Choose your own path at LBS: The 15-month sweet spot

by Amy Dobbin, MBA 2019

LBS MBA at GoogleOh, the places you’ll go! I remember meeting all the freshly minted MBA students on Day 1 overlooking the Thames, ready to take on the adventure of living and learning abroad. 400 odd new faces from over 60 different countries, everyone with their own unique story to tell. It was exciting to kick off life in London – an energising melting pot of activity and seemingly endless possibilities.

Now at the end of my MBA journey, which I completed in 15 months (an exit point possible at LBS) –  it’s good to look back briefly and reflect on how the experience measured up. A blur of classes, travel, summer internships, clubs and activities – was it worth the significant financial investment and disruption to my career?  Is 15 months too short to get the full benefit of the experience?

For my part, the 15 month experience has been ideal. The anxiety of being out of the workforce and putting pressure on loved ones as a result is real for many people (as it was for me). Balanced against this, LBS provided an extraordinary opportunity to learn and grow as a person. The flexible course structure at LBS was liberating – a real chance to choose your own path.

Everyone seeks out a different adventure – some paths more travelled than others, but the choice is really yours. I found it paid off to be ruthless from the start in choosing how to spend your time. My adventure was very much driven by professional interests in technology and media, business and government, along with personal interests in sport and travel. My favourite classes were Strategy & Entrepreneurship, which ultimately helped give me the confidence and skills to pursue my own venture post MBA. I had the chance to lead the annual Silicon Valley Trek, and was junior captain for the Women’s Touch Rugby Team. My summer was spent working with the leading European Govtech venture capital firm. I spent weekends travelling with friends and visiting new countries often hosted by classmates. These were the moments that I got to see my classmates and friends at their best.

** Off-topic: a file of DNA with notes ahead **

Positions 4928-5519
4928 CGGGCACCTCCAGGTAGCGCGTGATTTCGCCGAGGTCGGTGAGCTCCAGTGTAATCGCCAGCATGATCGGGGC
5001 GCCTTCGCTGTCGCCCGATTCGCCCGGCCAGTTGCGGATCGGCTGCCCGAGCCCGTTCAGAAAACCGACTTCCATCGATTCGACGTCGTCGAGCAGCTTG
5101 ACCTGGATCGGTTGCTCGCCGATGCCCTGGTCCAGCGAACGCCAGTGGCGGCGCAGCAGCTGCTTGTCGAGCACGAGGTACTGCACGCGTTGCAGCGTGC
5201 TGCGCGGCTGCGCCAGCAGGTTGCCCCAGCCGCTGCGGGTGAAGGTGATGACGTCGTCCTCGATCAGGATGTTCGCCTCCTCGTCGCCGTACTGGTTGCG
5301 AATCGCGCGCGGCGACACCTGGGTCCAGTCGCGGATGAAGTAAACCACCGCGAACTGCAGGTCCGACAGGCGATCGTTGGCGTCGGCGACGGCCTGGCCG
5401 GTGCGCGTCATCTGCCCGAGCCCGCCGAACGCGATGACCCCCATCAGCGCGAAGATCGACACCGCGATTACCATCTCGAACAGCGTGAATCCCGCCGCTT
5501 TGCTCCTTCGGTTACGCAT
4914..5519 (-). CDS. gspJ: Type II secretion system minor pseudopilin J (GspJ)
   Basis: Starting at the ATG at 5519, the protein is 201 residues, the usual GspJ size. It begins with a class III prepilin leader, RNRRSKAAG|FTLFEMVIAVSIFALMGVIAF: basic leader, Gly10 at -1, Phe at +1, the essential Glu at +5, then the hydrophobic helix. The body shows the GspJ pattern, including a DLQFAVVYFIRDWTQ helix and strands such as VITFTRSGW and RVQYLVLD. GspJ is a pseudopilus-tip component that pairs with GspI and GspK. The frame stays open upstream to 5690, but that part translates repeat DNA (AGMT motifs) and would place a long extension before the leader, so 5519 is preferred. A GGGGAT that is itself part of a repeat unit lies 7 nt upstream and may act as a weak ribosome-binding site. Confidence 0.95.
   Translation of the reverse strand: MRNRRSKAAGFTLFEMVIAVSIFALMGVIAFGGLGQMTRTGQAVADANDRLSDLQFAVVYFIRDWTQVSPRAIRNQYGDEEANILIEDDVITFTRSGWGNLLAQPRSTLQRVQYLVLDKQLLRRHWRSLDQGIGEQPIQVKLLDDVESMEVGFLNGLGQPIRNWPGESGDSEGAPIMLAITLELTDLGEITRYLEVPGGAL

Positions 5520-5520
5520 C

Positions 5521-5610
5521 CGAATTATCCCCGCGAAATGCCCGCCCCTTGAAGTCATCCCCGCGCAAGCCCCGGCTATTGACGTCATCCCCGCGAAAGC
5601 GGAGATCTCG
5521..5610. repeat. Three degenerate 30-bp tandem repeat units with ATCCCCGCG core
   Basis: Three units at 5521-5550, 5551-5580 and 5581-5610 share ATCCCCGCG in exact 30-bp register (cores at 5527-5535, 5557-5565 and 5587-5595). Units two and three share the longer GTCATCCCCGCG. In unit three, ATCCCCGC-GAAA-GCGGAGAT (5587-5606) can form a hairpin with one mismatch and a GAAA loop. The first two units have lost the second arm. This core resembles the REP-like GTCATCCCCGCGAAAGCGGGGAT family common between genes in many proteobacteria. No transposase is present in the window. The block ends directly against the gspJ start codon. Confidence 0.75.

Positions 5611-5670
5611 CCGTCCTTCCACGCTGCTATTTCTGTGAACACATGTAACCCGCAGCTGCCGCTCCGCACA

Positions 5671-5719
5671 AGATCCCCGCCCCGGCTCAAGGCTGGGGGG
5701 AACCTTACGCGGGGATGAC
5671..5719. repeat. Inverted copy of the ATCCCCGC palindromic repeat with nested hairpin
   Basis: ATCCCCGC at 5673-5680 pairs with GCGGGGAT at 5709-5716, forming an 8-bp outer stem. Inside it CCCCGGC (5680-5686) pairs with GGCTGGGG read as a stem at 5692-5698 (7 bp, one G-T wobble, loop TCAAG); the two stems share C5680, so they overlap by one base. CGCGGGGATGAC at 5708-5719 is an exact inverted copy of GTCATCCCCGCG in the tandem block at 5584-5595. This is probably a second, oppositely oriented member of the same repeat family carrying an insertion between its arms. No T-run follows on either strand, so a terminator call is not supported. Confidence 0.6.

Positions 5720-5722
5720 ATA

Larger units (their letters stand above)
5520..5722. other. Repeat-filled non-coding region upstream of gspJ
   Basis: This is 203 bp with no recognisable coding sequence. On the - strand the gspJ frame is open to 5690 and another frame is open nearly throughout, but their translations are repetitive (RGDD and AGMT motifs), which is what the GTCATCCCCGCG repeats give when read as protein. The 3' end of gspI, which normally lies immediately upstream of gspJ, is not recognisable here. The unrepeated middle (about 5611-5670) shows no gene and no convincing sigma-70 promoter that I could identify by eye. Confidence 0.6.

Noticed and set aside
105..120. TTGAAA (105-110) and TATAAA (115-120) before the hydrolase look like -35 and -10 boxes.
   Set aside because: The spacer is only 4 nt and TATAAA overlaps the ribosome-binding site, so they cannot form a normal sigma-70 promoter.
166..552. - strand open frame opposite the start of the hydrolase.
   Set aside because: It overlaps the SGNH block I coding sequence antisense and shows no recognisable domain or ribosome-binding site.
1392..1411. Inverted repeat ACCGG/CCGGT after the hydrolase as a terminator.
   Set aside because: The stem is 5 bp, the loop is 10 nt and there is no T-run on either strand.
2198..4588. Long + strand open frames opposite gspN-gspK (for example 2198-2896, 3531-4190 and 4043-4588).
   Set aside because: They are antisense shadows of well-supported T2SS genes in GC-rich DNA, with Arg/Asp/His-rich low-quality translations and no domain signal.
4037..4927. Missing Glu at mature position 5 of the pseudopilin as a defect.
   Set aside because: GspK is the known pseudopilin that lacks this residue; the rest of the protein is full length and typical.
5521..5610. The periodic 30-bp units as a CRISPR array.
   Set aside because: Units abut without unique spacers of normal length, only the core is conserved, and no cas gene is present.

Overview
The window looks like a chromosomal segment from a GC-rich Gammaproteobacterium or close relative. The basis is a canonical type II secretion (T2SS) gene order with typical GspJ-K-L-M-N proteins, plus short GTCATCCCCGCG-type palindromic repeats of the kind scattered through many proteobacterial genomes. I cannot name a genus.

At just about every moment, I was impressed by how welcoming and inclusive the entire LBS community was. From the sharing of expertise in the classroom (critical for those of us new to core technical subjects) to career advice or treks across continents. Perhaps this was most telling in the way my husband was integrated into LBS. He was part of the men’s rugby club, had many of his own friends independent of me and even an LBS MBA intern working for him! This was so important and ensured the adventure was completely shared – with the support of a global community and now lifelong friends.

As rational actors, it’s tempting to think about the return on investment from an MBA in immediate salary terms. Many are deterred from taking time out for further study for this reason – better to work towards that next promotion, or a deposit on a house, there are so many other ways to spend your precious time and money. And that’s understandable. In a world where the value and relevance of MBAs is constantly been questioned, how to best prepare yourself for the future workforce will continue to be a topic of debate.

But I remain convinced that further education is the single most important investment you will ever make. For me, the flexibility of the LBS course gave me the chance to fulfill my desire for further study, and enhance my technical skills, without the anxiety of 2 years out of the full-time workforce. Sad to leave friends and opportunities behind in London this month, my calculation was to pursue opportunities back in my home country for now (but with an open mind on a global career crossing continents in the years to come). I’ll have to wait and see whether this pays dividends, but I am confident I will never have any regrets about the MBA experience.

PUBLIC, Europe's premier Govtech venture firmI remember a person close to me who had completed an MBA before I started at LBS reflecting on his own experience, saying words to the effect of “I feel like I’m a better person after the MBA”. It sounded trite at the time, but I can now understand it. After 18 months living in London, I’ve returned to my home country with a greater appreciation of the world around me, enhanced commercial confidence and ability, and life-long friendships. In the short-term, the MBA has opened up exciting commercial opportunities. I’m currently working on the APAC expansion of PUBLIC, Europe’s premier Govtech venture firm, helping build and accelerate tech businesses transforming public services. Over the longer-term, I am confident the MBA has helped me become a better manager, future business leader, friend and life companion. Not bad for 15 months.


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